When Debbi Ballard's children were young, she made a promise to them—she'd pay for their college education, no matter what.
Now, with her daughter already in college and her son about to start next semester, she's wondering exactly how she's going to do that. "I firmly believe that I've had 18 years to prepare for this moment and that it is my responsibility to provide them, at the very least, with an undergraduate education," she says. "So I work a lot."
Ballard is one of hundreds of thousands of parents dealing with the cost of putting their children through college. Because hers are only two years apart, she'll be paying for both at the same time: Lauren is a 20-year-old sophomore at the University of North Florida in Jacksonville, while Trevor, 18, starts at the University of Florida in Gainesville this year. Ballard, a single mom, lives in South Florida and works in sales; because she's on commission, her annual household income can vary from $80,000 to $130,000.
Ballard, like many parents, falls into a frustrating no man's land—she makes too much to qualify for significant financial aid but not enough to comfortably pay for both of her children. Her expected contribution is $10,000 to $12,000 per child, per year; right now, with Lauren in college, tuition, student loans, and living expenses add up to around $20,000 a year. With Trevor at Florida, that will go up to at least $30,000 a year.
"The biggest challenge is making a limited amount of funds go in a million different new ways," says Ballard, who's taken on extra consulting work, putting in 80 to 90 hours a week total.
Once Trevor moves out of their three-bedroom home with a pool, she says, she's going to sell the house to move into a smaller, less expensive apartment. "I need to redirect the money," she explains.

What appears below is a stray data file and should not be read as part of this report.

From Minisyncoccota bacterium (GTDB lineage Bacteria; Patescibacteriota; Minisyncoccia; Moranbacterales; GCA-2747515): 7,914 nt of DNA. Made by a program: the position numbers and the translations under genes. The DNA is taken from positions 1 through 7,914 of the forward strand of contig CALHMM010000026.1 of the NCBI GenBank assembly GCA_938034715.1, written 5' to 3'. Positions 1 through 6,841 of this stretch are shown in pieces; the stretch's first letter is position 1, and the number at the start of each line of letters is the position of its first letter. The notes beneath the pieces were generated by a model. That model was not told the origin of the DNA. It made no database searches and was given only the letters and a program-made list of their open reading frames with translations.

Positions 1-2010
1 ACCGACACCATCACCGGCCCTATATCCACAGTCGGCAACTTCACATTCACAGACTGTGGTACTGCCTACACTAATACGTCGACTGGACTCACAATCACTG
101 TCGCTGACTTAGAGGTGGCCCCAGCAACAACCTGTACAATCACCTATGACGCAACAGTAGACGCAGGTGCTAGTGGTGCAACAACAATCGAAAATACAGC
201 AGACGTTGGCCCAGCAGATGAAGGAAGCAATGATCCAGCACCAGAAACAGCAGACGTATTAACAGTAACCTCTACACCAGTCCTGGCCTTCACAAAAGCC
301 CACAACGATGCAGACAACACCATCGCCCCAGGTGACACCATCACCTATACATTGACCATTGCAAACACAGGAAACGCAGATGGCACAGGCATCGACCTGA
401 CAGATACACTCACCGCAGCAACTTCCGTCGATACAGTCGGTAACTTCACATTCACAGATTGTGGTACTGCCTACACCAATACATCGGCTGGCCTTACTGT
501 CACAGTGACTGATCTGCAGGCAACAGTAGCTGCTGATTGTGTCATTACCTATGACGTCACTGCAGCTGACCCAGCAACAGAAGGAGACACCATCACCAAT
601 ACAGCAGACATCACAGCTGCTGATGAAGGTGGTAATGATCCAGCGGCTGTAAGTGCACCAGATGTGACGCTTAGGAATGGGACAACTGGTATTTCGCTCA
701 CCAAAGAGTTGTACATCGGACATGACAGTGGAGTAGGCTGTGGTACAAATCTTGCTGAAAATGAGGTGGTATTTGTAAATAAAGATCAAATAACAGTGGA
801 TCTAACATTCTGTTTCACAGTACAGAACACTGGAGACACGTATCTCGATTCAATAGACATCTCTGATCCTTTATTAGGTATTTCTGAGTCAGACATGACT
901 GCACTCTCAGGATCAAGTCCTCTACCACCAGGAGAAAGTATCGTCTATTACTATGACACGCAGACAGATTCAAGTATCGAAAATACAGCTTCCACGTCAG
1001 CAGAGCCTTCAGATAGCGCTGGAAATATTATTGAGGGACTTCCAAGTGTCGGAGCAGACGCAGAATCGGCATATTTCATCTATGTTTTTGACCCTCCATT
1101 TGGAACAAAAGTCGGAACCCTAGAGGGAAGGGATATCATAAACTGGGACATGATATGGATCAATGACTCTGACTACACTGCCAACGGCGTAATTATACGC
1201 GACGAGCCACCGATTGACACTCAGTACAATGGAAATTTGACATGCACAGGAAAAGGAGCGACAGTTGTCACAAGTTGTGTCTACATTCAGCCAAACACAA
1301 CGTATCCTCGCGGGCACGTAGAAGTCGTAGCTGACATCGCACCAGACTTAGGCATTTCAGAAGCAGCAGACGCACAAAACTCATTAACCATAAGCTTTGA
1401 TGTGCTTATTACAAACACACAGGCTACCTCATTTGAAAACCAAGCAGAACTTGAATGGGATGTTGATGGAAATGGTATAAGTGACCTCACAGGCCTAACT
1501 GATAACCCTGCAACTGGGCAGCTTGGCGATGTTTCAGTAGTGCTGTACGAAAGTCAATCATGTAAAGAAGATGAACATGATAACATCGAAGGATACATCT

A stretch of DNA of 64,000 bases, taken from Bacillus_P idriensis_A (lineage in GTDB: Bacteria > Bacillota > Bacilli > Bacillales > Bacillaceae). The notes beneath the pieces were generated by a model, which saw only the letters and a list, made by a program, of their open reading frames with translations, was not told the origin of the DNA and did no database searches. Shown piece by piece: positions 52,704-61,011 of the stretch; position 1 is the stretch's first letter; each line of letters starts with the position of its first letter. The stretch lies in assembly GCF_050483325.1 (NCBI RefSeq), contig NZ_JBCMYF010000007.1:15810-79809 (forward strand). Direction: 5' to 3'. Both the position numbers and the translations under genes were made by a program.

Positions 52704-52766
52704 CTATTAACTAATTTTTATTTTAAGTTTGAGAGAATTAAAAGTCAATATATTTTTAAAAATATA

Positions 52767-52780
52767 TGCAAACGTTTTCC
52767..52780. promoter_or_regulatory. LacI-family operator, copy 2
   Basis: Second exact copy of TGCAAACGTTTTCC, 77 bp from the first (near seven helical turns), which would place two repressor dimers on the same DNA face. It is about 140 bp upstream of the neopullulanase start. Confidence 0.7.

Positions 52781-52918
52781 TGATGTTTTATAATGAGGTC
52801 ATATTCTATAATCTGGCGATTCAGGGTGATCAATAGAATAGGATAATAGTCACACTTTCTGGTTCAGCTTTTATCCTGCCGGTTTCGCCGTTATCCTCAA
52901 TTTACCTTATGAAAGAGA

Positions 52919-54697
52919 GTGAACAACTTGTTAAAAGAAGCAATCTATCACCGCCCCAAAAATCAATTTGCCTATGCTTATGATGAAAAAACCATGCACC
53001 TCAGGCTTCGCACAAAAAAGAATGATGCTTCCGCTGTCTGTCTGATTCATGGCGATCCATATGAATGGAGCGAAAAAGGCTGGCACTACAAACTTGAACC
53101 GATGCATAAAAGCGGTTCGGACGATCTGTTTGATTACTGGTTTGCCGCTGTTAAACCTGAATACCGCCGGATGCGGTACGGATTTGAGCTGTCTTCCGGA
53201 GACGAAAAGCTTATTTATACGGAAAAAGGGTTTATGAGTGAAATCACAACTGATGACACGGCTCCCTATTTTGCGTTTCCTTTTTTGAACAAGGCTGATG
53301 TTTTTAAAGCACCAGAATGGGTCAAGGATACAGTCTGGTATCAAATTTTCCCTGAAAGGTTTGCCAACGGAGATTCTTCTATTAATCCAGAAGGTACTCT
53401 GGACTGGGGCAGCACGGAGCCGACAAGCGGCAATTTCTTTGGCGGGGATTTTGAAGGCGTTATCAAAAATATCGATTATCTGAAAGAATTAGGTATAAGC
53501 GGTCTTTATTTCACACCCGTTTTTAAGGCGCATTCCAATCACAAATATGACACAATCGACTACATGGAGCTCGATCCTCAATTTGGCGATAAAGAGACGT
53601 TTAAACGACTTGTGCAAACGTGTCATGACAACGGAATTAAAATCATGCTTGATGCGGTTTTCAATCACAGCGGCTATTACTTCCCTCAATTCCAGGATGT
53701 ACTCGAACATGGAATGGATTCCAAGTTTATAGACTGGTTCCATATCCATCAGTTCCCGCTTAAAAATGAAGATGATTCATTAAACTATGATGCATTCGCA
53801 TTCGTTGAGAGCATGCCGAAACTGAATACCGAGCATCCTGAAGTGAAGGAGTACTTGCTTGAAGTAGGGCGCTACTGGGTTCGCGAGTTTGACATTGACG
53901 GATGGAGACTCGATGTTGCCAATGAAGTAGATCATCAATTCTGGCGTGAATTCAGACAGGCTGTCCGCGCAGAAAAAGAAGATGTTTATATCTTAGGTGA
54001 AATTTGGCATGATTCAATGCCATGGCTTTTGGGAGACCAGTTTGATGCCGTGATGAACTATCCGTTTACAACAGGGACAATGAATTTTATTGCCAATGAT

Finances played a big part in her son's college decision. A gifted athlete with excellent grades and a host of extracurricular activities—he appeared in the MTV reality show The Paper, about his high school newspaper—Trevor is clearly a promising student. He was accepted at seven of the nine colleges he applied to, including Northwestern and the University of Texas-Austin, but financial aid was hard to come by. Only Texas and Florida (where the state's Bright Futures program covers 75 percent to 100 percent of tuition for qualifying students) offered help. Because of Trevor's grades and SAT scores, his tuition at Florida is free (it would have cost $4,000 a year). His room and board, about $9,000 a year, is not.
Catching a break. Despite the Ballard family's example, some experts say putting multiple children through college at the same time could actually be financially easier than paying for one child at a time. Mark Kantrowitz, publisher of FinAid.org and author of FastWeb College Gold, says that while the overall cost of multiple children is certainly higher, the individual financial aid awards can also be higher than if there is only one child. The key: Make sure you indicate on the FAFSA form that you have multiple children in college. "A parent with two children in college is going to be taking out more loans than a parent with one child, because there are two of them," says Kantrowitz. "But the financial aid is greater." Moreover, he adds, some colleges—Roger Williams University in Rhode Island is one—offer tuition discounts for siblings.
Sally Rubenstone, a senior adviser with CollegeConfidential.com and coauthor of the Panicked Parents' Guide to College Admissions, agrees there are some financial benefits to putting more than one child through college. Colleges vary greatly in how much aid they offer, she says—some colleges will meet demonstrated financial needs, but others practice what's known as "need gapping," acknowledging that a family can afford to pay only so much in tuition but refusing to make up the difference.